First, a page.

JOURNAL ARTICLE

Population-based study of migraine in Spanish adults: relation to socio-demographic factors, lifestyle and co-morbidity with other conditions

César Fernández-de-Las-Peñas, Valentín Hernández-Barrera, Pilar Carrasco-Garrido, Cristina Alonso-Blanco, Domingo Palacios-Ceña, Silvia Jiménez-Sánchez, Rodrigo Jiménez-García
Journal of Headache and Pain 2010, 11 (2): 97-104
20012124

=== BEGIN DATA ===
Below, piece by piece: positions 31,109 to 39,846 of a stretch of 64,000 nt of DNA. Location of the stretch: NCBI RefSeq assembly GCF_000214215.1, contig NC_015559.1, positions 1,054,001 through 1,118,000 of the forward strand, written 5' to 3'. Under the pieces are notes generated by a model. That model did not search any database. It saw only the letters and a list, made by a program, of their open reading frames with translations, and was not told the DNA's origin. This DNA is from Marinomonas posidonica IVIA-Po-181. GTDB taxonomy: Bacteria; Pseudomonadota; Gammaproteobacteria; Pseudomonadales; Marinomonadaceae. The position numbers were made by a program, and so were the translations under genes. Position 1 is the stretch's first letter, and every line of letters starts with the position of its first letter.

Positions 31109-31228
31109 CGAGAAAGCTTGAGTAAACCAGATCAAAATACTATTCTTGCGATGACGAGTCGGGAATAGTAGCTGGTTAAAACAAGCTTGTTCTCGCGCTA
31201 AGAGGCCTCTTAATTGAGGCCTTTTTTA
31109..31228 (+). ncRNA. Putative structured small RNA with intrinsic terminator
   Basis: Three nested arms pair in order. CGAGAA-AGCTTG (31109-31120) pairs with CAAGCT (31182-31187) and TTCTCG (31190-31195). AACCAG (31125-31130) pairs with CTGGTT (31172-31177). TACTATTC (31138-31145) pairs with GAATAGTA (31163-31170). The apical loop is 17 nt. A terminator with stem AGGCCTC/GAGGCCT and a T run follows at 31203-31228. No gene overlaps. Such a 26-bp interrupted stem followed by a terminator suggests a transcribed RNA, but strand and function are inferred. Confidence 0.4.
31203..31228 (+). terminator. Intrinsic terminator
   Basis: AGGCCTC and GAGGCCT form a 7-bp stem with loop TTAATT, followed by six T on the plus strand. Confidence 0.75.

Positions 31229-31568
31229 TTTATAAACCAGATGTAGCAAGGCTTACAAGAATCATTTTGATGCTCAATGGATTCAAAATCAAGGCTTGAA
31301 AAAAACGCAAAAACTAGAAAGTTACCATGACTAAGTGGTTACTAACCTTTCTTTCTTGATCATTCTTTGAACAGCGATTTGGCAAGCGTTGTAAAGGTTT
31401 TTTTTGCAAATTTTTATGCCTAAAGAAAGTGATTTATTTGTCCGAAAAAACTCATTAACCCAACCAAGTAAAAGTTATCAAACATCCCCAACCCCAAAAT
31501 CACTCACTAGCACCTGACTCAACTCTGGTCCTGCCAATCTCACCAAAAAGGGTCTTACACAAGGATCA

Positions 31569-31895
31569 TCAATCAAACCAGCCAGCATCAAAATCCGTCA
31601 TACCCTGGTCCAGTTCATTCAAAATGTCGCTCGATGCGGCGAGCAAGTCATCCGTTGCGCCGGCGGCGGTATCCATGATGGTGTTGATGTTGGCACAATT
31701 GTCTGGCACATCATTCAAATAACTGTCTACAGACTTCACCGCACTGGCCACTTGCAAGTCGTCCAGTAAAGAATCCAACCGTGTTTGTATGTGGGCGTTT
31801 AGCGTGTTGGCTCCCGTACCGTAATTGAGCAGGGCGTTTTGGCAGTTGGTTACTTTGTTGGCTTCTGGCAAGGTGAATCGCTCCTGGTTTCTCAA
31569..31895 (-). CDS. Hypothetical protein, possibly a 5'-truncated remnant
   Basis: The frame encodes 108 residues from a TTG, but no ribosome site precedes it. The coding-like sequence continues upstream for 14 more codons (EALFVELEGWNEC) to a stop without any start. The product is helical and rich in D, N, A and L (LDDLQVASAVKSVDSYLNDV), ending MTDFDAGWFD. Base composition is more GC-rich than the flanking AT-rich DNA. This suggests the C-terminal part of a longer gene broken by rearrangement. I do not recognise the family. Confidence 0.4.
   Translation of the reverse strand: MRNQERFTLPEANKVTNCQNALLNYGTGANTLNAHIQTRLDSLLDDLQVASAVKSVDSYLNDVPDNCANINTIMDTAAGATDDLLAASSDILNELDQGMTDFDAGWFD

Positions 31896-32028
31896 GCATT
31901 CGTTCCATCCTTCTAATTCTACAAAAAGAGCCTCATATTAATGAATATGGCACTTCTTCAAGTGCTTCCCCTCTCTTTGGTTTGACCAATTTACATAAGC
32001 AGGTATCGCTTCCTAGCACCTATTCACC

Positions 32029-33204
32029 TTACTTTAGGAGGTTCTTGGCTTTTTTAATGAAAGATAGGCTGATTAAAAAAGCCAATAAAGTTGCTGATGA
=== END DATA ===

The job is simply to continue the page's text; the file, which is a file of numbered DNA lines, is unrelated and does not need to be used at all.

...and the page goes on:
The aim of this study was to estimate the prevalence of migraine in the general Spanish population and its association with socio-demographic and lifestyle factors, self-reported health status, and co-morbidity with other conditions. We analyzed data obtained from adults aged 16 years or older (n = 29,478) who participated in the 2006 Spanish National Health Survey (SNHS), an ongoing, home-based personal interview which examines a nation-wide representative sample of civilian non-institutionalized population residing in main family dwellings (household) of Spain. We analyzed socio-demographic characteristics (gender, age, marital status, educational level, occupational status, and monetary monthly income); self-perceived health status; lifestyle habits (smoking habit, alcohol consumption, sleep habit, physical exercise, and obesity); and presence of other concomitant diseases. The 1-year prevalence of diagnosed migraine (n = 3,433) was 11.02% (95% CI 10.55-11.51). The prevalence was significantly higher among female (15.94%) than male (5.91%) and showed the highest value in the 31-50 years age group (12.11%). Migraine was more common in those of lower income (AOR 1.19, 95% CI 1.01-1.41) and who sleep <8 h/day (AOR 1.18, 95% CI 1.04-1.33). Furthermore, worse health status (AOR 2.04, 95% CI 1.76-2.36) and depression (AOR 1.82 95% CI 1.58-2.11) were related to migraine. Finally, subjects with migraine were significantly more likely to have comorbid conditions, particularly chronic (more than 6 month of duration) neck pain (AOR 2.31, 95% CI 1.98-2.68) and asthma (AOR 1.62, 95% 1.27-2.05). The current Spanish population-based survey has shown that migraine is more frequent in female, between 31 and 50 years and associated to a lower income, poor sleeping, worse health status, depression and several comorbid conditions, particularly chronic neck pain and asthma.

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